During CES, there were major product announcements from Canon, Fujifilm, Nikon, Olympus, Panasonic and Sony. Many of the popular DSLRs and ILC (Interchangeable Lens Camera) models were present on the show floor at the Las Vegas Convention Centre, as well as the nearby PMA@CES (Photo Marketing Association Inter-national) event, which took place concurrently at the Venetian.
The imaging marketplace continues to mature, with DSLRs remaining the prosumer and professional choice. But increasingly, DSLRs are being challenged by compact cameras with similar functionality. Companies like Olympus are focusing more on their ILCs than on their DSLR offerings. ILCs are generally more affordable, easier to use, more compact and seem to appeal to a wider range of users. Other camera companies, such as Nikon and Fujifilm, are jumping on the ILC bandwagon. Canon, meanwhile, announced a fixed-lens model with a DSLR-sized sensor.
The ILC market is also maturing. The lens systems and accessory lineups are expanding. Various accessories for video recording and adapters for fitting non-system specific lenses were on display at the show.
Compact point-and-shoot models are either focusing on the "tough" segment, with water- and dust-proofing materials and rugged build, or are integrating popular smartphone features like the ability to run apps and perform in-camera photo editing. Samsung's "connected" point-and-shoot line can connect to the Internet via built-in Wi-Fi to upload images to popular photo sharing and social media services.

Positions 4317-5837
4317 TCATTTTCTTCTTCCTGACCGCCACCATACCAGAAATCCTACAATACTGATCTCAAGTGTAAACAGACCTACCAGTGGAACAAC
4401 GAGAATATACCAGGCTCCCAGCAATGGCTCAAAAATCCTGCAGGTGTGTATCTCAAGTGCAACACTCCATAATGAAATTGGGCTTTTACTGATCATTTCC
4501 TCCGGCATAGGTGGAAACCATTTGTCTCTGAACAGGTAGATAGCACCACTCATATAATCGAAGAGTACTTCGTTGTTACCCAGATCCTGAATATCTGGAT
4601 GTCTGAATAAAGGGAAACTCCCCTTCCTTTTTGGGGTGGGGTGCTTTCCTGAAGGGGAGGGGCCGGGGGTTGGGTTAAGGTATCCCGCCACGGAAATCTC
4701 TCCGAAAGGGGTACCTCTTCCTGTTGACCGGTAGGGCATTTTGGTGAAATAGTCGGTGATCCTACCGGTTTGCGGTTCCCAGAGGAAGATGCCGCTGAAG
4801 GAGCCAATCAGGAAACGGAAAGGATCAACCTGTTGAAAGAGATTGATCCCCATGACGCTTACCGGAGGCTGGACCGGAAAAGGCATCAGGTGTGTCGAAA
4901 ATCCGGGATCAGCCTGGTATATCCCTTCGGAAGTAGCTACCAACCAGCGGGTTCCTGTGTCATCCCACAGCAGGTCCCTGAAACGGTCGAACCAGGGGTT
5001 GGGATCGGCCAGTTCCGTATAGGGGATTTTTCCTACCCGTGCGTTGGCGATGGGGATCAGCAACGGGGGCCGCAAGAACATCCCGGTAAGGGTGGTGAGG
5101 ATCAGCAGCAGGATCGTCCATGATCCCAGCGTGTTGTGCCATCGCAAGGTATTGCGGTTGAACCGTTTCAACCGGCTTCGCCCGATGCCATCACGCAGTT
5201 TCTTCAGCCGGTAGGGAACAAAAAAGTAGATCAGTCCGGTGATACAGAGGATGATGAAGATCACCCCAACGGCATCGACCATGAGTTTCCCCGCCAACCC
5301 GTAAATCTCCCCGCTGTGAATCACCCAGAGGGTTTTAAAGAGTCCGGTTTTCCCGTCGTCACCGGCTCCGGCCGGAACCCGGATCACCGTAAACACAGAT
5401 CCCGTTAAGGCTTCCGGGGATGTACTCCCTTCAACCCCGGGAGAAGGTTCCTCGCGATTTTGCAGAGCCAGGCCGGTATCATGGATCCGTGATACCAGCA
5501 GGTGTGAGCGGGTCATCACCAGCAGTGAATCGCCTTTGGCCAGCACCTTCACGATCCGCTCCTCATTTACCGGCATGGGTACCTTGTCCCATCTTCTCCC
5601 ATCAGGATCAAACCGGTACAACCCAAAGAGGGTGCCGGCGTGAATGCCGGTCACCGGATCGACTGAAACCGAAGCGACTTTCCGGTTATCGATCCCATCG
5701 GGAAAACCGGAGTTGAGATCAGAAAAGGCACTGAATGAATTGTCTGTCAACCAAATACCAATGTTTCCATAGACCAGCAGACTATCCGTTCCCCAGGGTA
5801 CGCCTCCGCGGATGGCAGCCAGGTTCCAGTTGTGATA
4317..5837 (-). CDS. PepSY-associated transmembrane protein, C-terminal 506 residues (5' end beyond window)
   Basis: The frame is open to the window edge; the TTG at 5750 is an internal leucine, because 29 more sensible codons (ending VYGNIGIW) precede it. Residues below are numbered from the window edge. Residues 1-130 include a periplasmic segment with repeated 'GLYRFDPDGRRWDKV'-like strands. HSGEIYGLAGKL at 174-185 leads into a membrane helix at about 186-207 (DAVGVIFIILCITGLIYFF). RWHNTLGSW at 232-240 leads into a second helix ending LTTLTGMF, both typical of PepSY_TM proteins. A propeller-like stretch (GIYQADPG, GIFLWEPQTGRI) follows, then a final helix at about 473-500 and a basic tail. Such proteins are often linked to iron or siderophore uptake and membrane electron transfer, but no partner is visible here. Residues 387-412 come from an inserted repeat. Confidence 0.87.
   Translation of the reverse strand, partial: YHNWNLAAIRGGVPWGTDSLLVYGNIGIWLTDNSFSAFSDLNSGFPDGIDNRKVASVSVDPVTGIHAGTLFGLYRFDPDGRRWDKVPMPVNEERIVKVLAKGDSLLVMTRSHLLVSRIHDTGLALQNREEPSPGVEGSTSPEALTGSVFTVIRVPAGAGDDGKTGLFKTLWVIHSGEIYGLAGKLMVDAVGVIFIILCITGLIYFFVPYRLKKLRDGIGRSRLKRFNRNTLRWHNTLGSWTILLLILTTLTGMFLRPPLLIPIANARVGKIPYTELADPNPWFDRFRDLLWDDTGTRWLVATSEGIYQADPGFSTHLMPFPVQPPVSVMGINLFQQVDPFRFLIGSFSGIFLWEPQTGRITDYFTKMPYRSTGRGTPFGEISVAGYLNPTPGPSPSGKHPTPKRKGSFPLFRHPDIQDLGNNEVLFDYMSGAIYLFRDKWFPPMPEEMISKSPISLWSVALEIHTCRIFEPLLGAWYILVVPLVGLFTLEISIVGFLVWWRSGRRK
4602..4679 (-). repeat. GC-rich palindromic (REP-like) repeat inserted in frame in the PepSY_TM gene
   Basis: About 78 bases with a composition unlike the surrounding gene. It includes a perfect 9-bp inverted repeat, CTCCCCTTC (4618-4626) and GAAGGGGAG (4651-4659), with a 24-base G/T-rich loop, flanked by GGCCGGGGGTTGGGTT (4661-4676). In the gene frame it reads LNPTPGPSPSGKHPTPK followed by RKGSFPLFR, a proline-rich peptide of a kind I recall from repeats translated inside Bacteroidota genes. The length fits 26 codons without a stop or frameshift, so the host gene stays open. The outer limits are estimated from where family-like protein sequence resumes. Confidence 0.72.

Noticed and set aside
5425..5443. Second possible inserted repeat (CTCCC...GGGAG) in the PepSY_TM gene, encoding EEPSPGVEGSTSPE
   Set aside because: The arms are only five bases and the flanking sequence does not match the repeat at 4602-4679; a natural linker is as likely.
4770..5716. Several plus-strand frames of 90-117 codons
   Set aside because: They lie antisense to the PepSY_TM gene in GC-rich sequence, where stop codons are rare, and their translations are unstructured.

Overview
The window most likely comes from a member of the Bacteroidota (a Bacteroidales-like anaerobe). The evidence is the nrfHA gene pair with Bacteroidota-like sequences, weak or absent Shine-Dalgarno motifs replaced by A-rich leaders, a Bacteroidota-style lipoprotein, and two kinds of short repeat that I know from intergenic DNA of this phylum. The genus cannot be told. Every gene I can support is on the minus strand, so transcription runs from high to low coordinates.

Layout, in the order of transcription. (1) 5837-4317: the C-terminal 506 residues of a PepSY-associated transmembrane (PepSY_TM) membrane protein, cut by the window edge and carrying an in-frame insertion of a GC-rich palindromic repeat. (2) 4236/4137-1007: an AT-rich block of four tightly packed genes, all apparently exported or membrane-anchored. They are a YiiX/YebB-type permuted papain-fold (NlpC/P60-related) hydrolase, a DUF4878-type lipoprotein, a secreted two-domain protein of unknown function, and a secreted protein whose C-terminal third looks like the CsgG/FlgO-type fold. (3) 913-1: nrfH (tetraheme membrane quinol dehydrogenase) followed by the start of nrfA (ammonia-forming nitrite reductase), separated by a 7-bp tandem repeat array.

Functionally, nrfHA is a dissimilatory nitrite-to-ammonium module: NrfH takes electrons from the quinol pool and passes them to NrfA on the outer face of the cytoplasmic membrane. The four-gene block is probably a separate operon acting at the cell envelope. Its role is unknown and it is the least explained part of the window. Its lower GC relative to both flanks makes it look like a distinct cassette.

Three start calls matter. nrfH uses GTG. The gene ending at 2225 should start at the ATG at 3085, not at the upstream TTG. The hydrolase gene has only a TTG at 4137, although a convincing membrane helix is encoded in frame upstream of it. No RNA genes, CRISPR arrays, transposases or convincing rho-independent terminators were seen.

For 2012, the annual PMA Expo merged with CES. Most major camera companies had their exhibits on the main floor at CES, while accessory and pro vendors exhibited at PMA&CES, which ran concurrently at the Venetian Hotel.
There is an increase in zoom capacities in smaller point-and-shoot bodies from Panasonic and Olympus, which are maintaining their slim size while offering users up to 24x optical zoom. Premium features such as improved stabilization, higher-resolution HD video and touch-enabled screens are trickling down into cheaper models.
Video cameras are also undergoing an evolution and becoming more multifunctional. Now that most smartphones and still digital cameras can manage to take HD video, we are seeing manufacturers expand functionality and connectivity.
Sony's new handheld Bloggie video camera has added Wi-Fi capability, while its HDR-PJ260V HandyCam has a builtin LED projector that can project video up to 100" on a wall or a screen.
Many of the major camera and imaging companies had impressive booths at the show floor, while smaller booths for photo accessories as well as lighting and studio-specific equipment filled the PMA@CES show area at the Venetian. Here are some of the products that made a big splash at CES and PMA.
Nikon D4 Full Frame DSLR
Nikon got things started by announcing its D4 full-frame DSLR, which will cost $6,300, for the body, only when it comes to market in February.
Designed for commercial photographers or serious enthusiasts who take action or wildlife photography, the D4 is also geared towards video. It accepts video-optimized XQD memory cards as well as CompactFlash cards.